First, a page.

Executives and subject matter experts in IT companies can expect to be called upon occasionally to give press interviews. Prepare yourself beforehand and all should go well.
I’ve arranged hundreds of media interviews for clients and have often provided guidance. Here are 9 ‘top tips’ to improve the outcomes of your press interviews:-
These are just a few of the many interview tips and techniques that I offer clients of my PR services. I also offer media training where required. A day with me and the services of a respected journalist and we’ll soon have you on top form!
Clients for my PR services are often US-owned software firms seeking press coverage in the UK and across Europe. If they already work with a PR agency in the US, they’ll probably seek that same agency’s support or advice to extend them into Europe. Often, those US PR agencies have a European partner network and I’m pleased to support US agencies in this way.
Over the last decade, I’ve partnered with several US agencies, working as an extension of their teams to deliver media coverage in the UK and across Europe for their clients. These agencies include PAN Communications, FAMA, Emerge and others. Each partnership has been successful for the US agency as well as for me and most especially for the client.
So far, the partnerships have operated according to one of three models, but I’m open to being approached with other suggestions:-
Of course it’s a two-way business street for the agencies. Sometimes I have European clients seeking PR services in the United States. On those occasions I’ll tap into my partner network for support.
If you work for a PR agency or software firm in the US, I’d be interested to know what sort of arrangements with UK agencies you’ve experienced. What worked? What didn’t?
When I pitch for new business, presenting myself as a freelance IT PR, sometimes I’ll find myself up against a mid-sized, maybe large tech PR agency. The client has likely done their homework, gained recommendations for each of us and now seeks to judge for themselves.
Once, the marketing chief of a tech company would automatically invite only agencies to pitch. Indeed ten years ago, skilled freelance PRs were few. But times have changed. Many skilled PR people have chosen to launch themselves as freelance PR consultants. Some do it for the freedom, others perhaps to escape arduous city commutes into work.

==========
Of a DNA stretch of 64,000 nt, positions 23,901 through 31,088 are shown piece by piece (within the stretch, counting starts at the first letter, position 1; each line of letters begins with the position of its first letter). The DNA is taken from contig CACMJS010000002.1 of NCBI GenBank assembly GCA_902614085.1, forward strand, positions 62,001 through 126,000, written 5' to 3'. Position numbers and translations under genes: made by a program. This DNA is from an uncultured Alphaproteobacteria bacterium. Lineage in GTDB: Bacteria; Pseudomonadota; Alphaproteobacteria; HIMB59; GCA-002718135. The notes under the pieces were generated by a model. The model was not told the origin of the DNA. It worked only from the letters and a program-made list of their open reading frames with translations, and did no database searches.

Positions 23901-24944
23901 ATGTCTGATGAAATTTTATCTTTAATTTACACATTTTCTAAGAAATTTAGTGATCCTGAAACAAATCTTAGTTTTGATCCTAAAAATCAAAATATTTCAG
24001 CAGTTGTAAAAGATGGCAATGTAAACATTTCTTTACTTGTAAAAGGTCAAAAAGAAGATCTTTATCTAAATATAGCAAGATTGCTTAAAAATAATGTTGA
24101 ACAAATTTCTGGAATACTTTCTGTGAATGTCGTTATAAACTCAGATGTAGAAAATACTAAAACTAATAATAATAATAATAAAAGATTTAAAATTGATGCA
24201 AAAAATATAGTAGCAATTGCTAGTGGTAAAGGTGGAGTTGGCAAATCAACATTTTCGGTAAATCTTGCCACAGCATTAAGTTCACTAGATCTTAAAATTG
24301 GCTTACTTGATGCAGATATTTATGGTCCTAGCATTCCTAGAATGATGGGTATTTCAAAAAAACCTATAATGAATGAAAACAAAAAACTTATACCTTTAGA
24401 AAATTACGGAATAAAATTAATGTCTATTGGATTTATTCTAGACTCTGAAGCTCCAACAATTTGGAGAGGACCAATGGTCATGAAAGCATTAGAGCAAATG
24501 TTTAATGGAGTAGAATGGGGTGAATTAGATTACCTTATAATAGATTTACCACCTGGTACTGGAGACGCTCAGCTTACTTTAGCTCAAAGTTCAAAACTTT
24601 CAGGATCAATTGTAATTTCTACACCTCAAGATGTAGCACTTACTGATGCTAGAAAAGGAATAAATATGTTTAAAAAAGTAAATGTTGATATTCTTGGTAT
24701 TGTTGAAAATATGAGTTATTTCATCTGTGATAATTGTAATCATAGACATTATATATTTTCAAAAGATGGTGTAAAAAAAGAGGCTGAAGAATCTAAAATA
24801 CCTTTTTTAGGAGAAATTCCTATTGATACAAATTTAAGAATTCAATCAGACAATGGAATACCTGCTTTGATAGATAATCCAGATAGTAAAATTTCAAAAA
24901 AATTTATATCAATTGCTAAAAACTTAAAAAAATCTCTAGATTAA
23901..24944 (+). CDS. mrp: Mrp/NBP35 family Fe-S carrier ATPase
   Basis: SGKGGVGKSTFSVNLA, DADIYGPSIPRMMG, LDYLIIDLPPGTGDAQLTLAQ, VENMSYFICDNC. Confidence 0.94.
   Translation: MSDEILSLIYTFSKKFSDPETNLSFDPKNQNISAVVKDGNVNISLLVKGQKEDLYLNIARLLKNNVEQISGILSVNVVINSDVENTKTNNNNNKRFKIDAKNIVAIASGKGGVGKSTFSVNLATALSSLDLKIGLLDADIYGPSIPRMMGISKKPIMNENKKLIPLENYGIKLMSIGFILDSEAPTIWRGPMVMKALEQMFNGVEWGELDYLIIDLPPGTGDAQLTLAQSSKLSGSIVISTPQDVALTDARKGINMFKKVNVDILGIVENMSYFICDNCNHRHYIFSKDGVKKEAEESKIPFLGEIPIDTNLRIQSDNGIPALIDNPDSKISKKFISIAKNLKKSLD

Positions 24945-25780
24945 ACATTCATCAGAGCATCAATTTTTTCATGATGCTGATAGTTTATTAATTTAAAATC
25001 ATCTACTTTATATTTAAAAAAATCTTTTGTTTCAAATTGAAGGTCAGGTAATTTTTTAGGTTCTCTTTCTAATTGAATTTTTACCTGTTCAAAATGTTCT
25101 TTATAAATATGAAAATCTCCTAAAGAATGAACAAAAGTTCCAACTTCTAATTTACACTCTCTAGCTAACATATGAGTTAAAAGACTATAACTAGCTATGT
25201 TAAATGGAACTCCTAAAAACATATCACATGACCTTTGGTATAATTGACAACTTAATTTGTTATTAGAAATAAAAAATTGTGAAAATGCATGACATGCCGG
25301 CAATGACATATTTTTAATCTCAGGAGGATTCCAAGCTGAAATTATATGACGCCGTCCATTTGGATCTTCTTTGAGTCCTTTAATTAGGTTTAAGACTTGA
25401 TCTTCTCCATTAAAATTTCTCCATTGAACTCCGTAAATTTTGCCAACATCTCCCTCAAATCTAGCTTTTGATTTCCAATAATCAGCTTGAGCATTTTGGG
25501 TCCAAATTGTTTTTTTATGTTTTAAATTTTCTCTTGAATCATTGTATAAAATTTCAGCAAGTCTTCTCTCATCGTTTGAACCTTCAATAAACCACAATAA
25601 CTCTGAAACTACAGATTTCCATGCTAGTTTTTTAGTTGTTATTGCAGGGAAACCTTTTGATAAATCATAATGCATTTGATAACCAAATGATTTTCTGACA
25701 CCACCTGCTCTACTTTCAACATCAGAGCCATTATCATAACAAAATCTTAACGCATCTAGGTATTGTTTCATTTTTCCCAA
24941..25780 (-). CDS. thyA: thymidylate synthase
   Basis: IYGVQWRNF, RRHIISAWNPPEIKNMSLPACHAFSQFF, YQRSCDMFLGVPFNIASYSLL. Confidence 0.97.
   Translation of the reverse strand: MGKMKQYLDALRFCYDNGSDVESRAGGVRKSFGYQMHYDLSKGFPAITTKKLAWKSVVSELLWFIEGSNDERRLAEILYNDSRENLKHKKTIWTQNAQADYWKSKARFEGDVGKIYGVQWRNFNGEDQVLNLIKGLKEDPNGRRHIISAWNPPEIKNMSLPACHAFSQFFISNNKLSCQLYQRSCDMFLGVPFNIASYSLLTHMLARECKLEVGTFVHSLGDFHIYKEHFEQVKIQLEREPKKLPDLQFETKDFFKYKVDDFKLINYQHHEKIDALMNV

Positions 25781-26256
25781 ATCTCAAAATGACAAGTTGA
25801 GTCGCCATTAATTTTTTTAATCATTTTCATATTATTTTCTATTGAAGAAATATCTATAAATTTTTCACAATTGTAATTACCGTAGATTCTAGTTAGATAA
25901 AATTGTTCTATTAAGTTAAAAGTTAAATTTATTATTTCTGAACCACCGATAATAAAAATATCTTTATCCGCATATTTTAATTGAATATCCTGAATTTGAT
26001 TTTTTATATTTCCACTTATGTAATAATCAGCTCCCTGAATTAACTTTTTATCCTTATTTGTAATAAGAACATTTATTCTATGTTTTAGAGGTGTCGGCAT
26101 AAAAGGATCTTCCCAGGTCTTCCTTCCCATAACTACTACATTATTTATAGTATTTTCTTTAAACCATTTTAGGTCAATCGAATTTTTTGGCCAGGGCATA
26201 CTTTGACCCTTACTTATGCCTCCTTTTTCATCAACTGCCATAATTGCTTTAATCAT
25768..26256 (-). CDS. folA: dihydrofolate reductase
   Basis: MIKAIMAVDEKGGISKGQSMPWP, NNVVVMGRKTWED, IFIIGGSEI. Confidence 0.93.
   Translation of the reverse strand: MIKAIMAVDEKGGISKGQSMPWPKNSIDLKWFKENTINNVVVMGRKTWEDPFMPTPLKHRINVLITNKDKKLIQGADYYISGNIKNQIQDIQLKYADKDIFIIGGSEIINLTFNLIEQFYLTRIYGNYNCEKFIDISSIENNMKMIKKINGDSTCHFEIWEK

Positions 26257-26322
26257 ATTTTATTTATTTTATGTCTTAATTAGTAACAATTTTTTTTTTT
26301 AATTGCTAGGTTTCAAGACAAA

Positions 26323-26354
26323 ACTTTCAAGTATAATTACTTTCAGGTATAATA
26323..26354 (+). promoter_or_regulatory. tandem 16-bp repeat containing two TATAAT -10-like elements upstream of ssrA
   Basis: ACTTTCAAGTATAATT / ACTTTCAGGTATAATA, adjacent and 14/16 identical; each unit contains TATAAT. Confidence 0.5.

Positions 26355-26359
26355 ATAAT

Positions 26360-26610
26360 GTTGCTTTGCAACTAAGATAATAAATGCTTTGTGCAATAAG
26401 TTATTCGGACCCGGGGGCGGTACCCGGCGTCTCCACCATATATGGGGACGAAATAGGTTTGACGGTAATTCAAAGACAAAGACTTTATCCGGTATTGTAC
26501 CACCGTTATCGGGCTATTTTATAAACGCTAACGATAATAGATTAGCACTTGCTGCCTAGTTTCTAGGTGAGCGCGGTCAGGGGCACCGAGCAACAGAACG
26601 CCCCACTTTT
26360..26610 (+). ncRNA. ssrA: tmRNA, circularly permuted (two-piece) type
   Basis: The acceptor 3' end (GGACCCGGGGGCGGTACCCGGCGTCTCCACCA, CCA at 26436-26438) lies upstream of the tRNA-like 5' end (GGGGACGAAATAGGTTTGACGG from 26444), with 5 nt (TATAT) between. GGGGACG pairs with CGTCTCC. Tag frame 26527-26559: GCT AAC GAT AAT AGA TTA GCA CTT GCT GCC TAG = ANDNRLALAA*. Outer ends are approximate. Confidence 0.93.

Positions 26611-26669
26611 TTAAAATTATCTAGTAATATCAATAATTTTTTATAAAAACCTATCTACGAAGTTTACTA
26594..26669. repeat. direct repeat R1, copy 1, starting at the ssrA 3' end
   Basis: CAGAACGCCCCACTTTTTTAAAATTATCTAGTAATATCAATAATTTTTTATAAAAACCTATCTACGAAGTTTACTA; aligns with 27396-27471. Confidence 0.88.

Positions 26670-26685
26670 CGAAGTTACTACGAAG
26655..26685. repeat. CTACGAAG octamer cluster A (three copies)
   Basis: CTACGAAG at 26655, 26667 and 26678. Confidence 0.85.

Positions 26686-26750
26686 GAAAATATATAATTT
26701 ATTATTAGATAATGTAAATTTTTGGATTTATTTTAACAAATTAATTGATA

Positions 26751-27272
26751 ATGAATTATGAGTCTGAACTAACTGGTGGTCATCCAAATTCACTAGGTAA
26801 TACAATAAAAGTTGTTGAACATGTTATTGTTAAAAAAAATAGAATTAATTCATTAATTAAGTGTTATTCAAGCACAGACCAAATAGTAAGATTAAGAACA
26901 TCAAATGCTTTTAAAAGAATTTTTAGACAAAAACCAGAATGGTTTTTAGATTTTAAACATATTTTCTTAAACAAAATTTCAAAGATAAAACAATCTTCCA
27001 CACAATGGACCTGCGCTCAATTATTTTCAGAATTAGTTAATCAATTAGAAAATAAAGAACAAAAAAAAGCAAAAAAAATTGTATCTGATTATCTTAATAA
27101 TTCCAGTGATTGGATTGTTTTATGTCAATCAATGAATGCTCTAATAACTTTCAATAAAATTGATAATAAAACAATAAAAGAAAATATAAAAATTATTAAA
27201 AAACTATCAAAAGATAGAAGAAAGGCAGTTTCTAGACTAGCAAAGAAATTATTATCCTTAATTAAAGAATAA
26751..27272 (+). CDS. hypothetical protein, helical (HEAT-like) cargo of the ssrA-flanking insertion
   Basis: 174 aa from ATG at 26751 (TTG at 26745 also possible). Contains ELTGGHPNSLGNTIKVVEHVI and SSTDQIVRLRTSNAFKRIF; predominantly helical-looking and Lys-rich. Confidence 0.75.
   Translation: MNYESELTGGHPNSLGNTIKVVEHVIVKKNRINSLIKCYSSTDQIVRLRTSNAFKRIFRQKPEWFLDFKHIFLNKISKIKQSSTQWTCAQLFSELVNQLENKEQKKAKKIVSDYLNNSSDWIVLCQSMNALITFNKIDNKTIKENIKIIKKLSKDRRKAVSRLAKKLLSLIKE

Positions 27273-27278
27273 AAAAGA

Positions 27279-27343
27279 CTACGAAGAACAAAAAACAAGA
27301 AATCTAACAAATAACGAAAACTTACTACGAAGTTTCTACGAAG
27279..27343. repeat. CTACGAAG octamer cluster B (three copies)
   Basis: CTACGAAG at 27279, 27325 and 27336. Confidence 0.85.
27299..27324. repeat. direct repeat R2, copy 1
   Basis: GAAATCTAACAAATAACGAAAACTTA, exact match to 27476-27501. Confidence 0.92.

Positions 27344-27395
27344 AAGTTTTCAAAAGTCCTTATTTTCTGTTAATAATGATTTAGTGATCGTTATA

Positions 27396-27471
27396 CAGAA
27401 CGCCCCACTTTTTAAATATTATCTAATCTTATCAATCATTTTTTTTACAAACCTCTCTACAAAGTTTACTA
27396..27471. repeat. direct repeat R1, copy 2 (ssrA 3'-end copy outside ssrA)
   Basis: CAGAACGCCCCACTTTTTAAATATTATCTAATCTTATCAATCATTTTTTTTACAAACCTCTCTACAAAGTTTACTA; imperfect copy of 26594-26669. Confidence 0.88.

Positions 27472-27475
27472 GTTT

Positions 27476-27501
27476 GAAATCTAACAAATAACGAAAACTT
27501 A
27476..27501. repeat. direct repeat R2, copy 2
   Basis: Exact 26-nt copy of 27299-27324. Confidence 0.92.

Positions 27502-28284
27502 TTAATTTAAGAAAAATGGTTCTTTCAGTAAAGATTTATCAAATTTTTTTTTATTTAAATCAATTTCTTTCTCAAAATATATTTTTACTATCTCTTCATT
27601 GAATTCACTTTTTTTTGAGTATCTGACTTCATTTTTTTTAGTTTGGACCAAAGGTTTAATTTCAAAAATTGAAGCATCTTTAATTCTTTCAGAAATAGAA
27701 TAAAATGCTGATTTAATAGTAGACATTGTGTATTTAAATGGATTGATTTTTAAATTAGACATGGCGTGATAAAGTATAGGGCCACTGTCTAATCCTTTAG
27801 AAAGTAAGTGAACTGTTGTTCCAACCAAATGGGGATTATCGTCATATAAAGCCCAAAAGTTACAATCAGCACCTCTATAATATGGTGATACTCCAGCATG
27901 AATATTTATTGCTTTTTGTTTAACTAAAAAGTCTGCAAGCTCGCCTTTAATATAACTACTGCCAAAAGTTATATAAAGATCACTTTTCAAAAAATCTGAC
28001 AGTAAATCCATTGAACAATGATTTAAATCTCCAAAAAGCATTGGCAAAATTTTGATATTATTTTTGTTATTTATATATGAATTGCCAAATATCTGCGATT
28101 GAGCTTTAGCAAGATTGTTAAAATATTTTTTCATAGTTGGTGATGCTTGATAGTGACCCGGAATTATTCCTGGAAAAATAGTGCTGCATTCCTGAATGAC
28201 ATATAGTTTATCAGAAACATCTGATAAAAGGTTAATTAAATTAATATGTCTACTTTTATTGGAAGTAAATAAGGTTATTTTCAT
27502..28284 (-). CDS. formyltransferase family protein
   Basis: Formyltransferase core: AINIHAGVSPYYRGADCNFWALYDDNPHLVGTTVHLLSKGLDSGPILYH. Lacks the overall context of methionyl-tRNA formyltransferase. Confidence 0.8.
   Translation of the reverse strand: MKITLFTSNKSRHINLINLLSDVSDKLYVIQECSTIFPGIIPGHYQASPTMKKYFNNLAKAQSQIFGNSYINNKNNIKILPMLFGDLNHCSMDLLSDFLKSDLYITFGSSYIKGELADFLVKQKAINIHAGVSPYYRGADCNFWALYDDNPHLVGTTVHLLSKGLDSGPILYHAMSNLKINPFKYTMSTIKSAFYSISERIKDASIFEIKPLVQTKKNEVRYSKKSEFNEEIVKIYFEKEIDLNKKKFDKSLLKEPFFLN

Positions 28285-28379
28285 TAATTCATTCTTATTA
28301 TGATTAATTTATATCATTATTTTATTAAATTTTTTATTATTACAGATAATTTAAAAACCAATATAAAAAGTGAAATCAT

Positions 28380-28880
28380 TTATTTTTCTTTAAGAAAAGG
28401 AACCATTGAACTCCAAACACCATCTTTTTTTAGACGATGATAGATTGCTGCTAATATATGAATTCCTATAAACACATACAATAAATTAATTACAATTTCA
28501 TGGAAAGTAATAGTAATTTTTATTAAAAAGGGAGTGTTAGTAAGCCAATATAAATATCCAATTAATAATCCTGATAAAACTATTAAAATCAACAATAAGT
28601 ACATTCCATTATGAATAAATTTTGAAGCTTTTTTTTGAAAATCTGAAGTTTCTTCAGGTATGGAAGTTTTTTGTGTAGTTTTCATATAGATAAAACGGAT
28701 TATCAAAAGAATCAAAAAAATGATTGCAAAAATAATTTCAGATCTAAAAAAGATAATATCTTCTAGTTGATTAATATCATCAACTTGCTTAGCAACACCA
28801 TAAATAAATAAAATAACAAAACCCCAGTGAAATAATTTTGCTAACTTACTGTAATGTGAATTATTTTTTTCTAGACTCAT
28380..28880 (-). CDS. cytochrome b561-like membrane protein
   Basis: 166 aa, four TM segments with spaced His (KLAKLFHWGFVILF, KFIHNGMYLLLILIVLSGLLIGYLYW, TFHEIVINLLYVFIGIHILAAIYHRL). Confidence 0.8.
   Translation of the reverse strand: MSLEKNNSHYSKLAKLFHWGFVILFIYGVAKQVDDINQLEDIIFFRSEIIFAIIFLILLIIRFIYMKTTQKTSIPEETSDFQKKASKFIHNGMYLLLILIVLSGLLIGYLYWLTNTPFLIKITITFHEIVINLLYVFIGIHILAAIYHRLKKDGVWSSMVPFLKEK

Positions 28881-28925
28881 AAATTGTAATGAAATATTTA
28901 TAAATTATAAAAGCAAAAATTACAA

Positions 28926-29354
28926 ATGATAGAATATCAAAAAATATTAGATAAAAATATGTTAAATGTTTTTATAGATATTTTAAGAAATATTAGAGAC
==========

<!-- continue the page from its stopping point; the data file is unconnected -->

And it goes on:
Me? Back in 2002 as IT PR practice director of a 36 person agency, I just knew I’d be happier getting back to working with clients and journalists again – planning a PR campaign, writing content, pitching to the press and scooping coverage! It’s what I’ve always been good at.
I’m not alone in choosing freelance life over an agency career. According to the UK Office for National Statistics (ONS), the number of self-employed marketing professionals in the UK has more than doubled since 2011 and the number of public relations professionals now sits at around 9,000 (having previously been too low a figure to report on). That’s around 18 per cent of the PR workforce; a skilled resource that organisations can call upon instead of automatically engaging an agency.
I’m not saying you should always hire a freelancer over an agency. But most smaller and medium-sized IT firms could do well to include an experienced freelance IT PR consultant in their short list. Here are six reasons why:-
If you’re looking for more press coverage, hiring a PR agency isn't your only way ahead. Do consider hiring the services of a skilled consultant. The best PR folk are often freelance!